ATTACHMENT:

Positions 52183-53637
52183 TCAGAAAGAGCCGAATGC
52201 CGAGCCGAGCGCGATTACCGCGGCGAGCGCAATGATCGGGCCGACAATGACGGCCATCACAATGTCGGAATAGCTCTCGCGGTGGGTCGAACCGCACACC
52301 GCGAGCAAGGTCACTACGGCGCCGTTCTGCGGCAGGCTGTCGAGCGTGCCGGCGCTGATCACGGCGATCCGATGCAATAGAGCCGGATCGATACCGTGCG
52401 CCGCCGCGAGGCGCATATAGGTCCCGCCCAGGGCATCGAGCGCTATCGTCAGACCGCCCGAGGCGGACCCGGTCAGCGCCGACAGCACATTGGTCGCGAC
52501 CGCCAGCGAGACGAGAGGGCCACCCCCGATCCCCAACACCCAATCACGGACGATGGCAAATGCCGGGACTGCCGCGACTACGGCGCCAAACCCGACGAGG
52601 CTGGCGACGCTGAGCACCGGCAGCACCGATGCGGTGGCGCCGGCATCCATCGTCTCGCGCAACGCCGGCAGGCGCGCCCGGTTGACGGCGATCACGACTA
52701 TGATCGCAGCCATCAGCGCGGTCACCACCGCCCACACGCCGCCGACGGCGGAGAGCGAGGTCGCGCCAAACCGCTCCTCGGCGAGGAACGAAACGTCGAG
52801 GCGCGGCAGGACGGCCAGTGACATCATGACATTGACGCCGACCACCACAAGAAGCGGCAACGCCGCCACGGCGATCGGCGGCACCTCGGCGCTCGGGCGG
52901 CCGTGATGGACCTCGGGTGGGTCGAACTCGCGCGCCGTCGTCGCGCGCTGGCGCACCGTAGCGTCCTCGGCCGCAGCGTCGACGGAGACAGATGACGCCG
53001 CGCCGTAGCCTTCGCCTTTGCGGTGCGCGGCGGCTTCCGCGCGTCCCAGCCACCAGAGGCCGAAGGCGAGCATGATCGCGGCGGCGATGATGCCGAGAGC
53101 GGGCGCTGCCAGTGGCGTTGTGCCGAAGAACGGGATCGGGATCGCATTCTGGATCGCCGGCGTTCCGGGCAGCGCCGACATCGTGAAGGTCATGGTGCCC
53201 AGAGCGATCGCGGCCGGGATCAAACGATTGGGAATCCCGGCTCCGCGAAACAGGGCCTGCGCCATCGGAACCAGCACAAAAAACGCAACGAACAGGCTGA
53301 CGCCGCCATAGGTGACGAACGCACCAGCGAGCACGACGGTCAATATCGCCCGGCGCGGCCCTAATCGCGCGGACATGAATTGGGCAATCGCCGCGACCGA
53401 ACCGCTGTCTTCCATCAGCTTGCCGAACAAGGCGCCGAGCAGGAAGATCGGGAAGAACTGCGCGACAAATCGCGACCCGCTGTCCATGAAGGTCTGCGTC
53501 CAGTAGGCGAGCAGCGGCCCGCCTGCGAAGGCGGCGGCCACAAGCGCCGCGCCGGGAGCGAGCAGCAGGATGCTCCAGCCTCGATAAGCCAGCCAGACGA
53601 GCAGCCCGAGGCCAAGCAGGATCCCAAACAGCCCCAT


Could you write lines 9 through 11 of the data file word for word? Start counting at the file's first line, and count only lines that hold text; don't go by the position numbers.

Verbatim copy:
52801 GCGCGGCAGGACGGCCAGTGACATCATGACATTGACGCCGACCACCACAAGAAGCGGCAACGCCGCCACGGCGATCGGCGGCACCTCGGCGCTCGGGCGG
52901 CCGTGATGGACCTCGGGTGGGTCGAACTCGCGCGCCGTCGTCGCGCGCTGGCGCACCGTAGCGTCCTCGGCCGCAGCGTCGACGGAGACAGATGACGCCG
53001 CGCCGTAGCCTTCGCCTTTGCGGTGCGCGGCGGCTTCCGCGCGTCCCAGCCACCAGAGGCCGAAGGCGAGCATGATCGCGGCGGCGATGATGCCGAGAGC